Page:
Annals of American Marketing
in the Rex Zone
Memorial Day Display Blows Minds
I’m sending this photo to you because you seem to be the one who analyzes bad advertisements. I know you normally write about television ads, but I saw this display at my local grocery store (a Fred Meyer in Portland) on Memorial Day and wondered what you would think. As you know, baseball’s regular season and the NBA and NHL playoffs were all going on Memorial Day. I think the French Open had matches that day. The women’s World Cup is definitely coming up. The one major sport NOT in season on Memorial Day is football. So why this display in the wine section? What do you make of it? Thank you for any insight you may be able to offer.
Brian in Portland
First, thank you for your email. I would also like to write something like “thank you for your support of my work,” but you don’t actually compliment my ad analysis, you just acknowledge that it exists. Smart.
Second, this store display, if it is real (more on that in a bit—I’m not questioning your fine photo), is a stroke of absolute marketing genius for precisely the reasons you outline in your email: it appears to make absolutely no sense. Let’s take a look at your original, uncropped photo:
So you were in the store on Memorial Day trying to grab some last-second hamburger patties and discount buns and cheap beer. You were probably humming along to whatever Bruce Hornsby song was being piped through the speakers thirty feet overhead, happy as a clam. (Readers not as serious about fine music as I am are probably thinking there’s only one Hornsby possibility, “The Way It Is.” Come on. Have you forgotten “Every Little Kiss”? Or “The Valley Road”? Or the masterpiece that is “Mandolin Rain”? There is no Death Cab for Cutie without Bruce Hornsby and the Range. You’re welcome.) While you hummed along to Bruuuuuce! (Hornsby), what were you not thinking about at all? Rex Goliath wine.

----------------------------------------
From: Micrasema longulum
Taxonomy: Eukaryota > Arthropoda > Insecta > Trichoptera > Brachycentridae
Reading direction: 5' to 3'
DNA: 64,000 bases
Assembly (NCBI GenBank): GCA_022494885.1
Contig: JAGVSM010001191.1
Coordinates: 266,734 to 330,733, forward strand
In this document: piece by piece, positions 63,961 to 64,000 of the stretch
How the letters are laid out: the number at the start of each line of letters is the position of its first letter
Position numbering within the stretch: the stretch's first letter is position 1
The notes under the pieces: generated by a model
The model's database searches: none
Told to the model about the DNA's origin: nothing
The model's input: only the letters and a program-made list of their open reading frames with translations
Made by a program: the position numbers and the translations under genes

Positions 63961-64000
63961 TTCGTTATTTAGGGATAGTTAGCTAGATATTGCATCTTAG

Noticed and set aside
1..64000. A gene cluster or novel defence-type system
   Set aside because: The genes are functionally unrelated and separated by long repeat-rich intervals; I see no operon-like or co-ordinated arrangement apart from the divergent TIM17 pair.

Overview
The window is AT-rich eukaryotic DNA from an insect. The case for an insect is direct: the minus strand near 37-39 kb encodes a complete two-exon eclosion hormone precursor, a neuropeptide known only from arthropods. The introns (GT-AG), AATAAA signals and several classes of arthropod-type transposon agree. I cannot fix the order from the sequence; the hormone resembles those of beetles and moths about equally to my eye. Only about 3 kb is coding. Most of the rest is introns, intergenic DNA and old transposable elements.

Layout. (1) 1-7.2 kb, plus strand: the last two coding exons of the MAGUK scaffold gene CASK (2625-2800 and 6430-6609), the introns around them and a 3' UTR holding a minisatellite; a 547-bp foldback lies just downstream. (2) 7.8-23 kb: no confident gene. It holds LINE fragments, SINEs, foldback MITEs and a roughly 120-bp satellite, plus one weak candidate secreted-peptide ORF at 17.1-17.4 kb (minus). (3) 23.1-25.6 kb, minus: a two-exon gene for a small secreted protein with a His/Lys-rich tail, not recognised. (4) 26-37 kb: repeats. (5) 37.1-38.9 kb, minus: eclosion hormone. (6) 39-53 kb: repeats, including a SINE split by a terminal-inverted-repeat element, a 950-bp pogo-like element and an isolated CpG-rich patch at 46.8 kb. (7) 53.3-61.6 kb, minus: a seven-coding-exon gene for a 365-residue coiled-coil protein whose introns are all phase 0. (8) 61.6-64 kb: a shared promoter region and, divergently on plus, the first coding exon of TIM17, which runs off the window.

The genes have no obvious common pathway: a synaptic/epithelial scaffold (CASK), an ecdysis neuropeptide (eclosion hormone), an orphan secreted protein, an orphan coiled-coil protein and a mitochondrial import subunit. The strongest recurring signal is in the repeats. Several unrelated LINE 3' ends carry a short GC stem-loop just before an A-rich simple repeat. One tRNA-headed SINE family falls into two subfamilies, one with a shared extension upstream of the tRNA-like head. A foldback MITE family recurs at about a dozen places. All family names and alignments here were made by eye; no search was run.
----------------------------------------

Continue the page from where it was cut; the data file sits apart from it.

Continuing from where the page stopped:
Then: everything stops when you encounter this cardboard display. What does “The Rex Zone” mean? Why must we get in it? Why is there a football helmet with a rooster on it in a grocery store on Memorial Day? These are the surface elements that momentarily arrest your consciousness.
But anyone can create a stunt. The question is, do they follow up? And boy, do they follow up here! There’s a score: 47-00. Why this score? What can the 47 refer to? And look at the teams: Rex Goliath versus the “VISTORS.”
This is the savviest use of a misspelling since Dan Quayle decided he needed to raise his Q-score. Like studying a one dollar bill after dropping acid, this display just continues to give. What does the “HRM” above Rex Goliath refer to? Why are the fans in what is ostensibly the “VISTORS” side of the stadium unclear on whether their team wears purple or blue? How did those fans manage to get so many tickets to what appears to be a Rex Goliath home game? (This cardboard display is clearly part of a marketing conspiracy in our world, and in a stroke of further genius, it depicts some kind of marketing conspiracy occurring in its own world—the conspiracy of the VISTORS ticket sales.) Why, in an image otherwise filled to overflowing with runic mysticism and occult symbols, are the field’s end zones apparently labeled “ENDZONE”? In an advertisement this fiendishly clever, the one thing ENDZONE cannot mean is that those are the end zones. It has to be code for something else. Or perhaps...the key to the code?